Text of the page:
"He ran the ball in JV," Smalley said. "I’m not afraid to get the ball in his hands and have him make plays with his feet if he needs to." Juniors Heath Vincent and Rufie Frost are also capable backups, he added.

Flake is blessed with a talented receiving corps including Adams, 6-foot-3 senior Brian Schettler, and erstwhile soccer player Nick Dorius – who Smalley said has "grabbed the attention of the coaches." Park City’s players are excited about the big-yardage potential of their new attack, but the Miners won’t completely abandon the running game. Far from it, said Smalley.

"One of the things that we told the kids when we first came in was they’ve been a run team in the past, and just because we’re going to spread the field, doesn’t mean that we have to be only a passing team," Smalley said. "Brandon built a great running game. Why would I not take advantage of that? We’ll find different ways to get guys involved in the offense."

The team has a number of options at halfback, but the early edge at starter appears to have gone to 5-foot-9 Blake Thorne, who also plays cornerback. "He has a lot of the good speed that Park City’s known for, and he’s really taken this offense and stepped up as a leader," Smalley said. Another burner, track and baseball standout Chad Wing, will get carries for the Miners.

Doing the dirty work at left tackle and defensive tackle will be 6-foot-2, 275-pound senior A.J. Flint. He has already made a lasting impact. "A.J.’s been a very positive leader out here for the guys," Smalley said. "He’s a big kid, he’s a presence." At 240 pounds, Genaro Villa has also made an impression at right tackle and defensive lineman, Smalley said.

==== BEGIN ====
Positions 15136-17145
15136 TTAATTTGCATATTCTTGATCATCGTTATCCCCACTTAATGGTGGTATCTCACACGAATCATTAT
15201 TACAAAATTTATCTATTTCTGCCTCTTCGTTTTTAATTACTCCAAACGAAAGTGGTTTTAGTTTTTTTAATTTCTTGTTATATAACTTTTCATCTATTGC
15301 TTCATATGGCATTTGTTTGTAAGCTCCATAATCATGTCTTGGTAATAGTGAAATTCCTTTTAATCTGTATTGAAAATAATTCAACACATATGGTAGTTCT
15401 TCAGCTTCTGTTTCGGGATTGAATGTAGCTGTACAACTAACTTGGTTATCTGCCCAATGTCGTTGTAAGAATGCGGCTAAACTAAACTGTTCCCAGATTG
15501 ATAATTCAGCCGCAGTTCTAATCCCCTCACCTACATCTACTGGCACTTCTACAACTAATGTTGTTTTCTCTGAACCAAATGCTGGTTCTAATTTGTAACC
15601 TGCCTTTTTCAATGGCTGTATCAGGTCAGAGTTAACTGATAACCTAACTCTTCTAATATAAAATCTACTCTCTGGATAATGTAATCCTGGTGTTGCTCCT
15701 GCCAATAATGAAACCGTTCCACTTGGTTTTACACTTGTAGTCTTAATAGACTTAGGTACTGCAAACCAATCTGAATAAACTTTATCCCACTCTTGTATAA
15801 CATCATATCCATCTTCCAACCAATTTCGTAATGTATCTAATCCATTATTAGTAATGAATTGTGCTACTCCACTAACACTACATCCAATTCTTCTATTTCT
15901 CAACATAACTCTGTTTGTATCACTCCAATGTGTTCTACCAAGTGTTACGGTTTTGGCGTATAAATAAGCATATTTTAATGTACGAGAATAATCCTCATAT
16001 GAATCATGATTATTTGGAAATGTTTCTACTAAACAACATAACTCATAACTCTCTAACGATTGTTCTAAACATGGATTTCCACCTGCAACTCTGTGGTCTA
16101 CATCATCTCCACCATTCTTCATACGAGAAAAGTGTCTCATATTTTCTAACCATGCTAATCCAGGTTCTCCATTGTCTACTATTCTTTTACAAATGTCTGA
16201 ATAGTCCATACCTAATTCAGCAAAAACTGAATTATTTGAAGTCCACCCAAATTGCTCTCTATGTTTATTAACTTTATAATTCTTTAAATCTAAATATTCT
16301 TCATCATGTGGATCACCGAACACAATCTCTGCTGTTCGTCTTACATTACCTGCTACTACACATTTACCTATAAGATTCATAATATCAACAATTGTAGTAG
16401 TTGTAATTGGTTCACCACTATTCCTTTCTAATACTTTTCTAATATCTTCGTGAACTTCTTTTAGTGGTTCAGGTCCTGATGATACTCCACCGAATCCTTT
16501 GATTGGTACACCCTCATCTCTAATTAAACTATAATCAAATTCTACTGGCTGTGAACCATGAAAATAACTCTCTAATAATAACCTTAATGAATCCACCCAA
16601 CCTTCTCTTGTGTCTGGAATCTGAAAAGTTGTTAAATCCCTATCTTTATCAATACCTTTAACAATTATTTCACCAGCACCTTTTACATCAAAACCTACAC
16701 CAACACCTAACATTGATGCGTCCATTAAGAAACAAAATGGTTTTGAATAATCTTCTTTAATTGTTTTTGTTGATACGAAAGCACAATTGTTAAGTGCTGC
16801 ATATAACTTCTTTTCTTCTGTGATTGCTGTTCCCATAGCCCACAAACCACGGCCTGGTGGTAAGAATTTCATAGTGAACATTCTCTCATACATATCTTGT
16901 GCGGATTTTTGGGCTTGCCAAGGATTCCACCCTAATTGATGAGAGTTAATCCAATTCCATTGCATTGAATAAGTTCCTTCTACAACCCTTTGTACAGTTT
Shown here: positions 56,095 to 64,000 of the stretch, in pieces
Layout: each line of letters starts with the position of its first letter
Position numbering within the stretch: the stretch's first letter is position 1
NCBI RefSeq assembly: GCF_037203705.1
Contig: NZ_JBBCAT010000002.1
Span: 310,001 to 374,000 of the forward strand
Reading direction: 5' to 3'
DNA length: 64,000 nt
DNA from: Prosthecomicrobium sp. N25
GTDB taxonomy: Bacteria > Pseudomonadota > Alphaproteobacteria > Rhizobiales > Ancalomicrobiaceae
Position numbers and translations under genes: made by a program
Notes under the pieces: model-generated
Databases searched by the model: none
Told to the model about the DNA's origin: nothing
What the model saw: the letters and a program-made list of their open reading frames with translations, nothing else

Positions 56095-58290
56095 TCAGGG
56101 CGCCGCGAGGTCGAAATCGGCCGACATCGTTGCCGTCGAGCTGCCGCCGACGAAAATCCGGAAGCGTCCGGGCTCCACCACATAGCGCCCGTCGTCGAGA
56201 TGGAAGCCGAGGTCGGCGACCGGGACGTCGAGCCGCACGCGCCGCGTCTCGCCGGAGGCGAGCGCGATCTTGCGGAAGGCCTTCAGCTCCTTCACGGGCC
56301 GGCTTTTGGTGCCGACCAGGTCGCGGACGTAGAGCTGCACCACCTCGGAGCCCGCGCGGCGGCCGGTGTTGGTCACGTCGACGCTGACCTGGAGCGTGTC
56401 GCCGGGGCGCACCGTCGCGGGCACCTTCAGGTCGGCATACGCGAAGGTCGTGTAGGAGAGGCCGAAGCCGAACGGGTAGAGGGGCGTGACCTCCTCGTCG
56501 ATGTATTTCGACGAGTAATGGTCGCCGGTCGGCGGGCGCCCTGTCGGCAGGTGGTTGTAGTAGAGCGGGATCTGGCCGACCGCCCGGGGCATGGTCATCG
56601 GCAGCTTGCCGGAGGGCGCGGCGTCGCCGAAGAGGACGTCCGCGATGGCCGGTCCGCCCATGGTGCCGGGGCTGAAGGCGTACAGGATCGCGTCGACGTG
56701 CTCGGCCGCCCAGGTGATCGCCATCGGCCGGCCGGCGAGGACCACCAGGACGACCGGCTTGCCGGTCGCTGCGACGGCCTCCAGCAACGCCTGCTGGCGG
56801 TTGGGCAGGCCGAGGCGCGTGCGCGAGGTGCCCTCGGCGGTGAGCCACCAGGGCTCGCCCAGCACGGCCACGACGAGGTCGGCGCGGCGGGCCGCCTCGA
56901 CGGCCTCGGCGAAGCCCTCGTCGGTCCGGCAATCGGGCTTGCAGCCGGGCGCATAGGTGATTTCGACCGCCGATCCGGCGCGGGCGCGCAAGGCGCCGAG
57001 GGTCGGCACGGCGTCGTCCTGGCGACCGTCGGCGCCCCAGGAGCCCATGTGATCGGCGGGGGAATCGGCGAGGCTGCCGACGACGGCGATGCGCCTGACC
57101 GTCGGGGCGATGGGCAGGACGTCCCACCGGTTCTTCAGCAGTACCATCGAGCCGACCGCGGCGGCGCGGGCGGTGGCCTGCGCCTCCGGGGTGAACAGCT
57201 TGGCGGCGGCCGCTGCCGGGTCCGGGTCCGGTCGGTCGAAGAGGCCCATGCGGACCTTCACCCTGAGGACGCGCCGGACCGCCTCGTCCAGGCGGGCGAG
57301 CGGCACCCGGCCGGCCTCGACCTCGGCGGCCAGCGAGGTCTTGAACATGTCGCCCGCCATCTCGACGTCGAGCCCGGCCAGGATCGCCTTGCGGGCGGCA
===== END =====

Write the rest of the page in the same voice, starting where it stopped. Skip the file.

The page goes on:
Park City’s defense, which allowed just over 16 points a game last year, will be led by a new coordinator in Joe Sisson. The former Logan coach will teach at Morgan High School and commute each day.

"The kids have really bought into him," Smalley said. "He’s stepped into a coordinator position in kind of a tough situation. He got hired kind of late, but it was one of those things where he was familiar with what I wanted to do on the field."

A host of old coaches also return for 2010, including Mike Dolan and Les Wiehe. "We have a lot of guys coming back that have really stepped up in new positions," Smalley said. "I’ve asked them to do some different stuff, and they’ve taken the time to learn it. It’s as important for them to learn it as it is for the kids to learn it."

The class of 16 seniors brings the Miners some semblance of continuity. Adams said it’s hard to come into a program as a new coach, but he thinks Smalley has performed well so far. "We’re out here doing everything we can, and he’s really pushing us a lot," Adams said. "He’s a really good guy, I like him a lot."

His new coach returned the compliment to his players.

"It’s better than I could’ve hoped for, actually," Smalley said. "The kids are working hard, and they do stuff on their own. They want to get better."

After Riverton, the Miners stay on the road for Juan Diego on Aug. 27. Delta is slated for the first home game on Sept. 3. The homecoming game will be held against Manti on Sept. 17.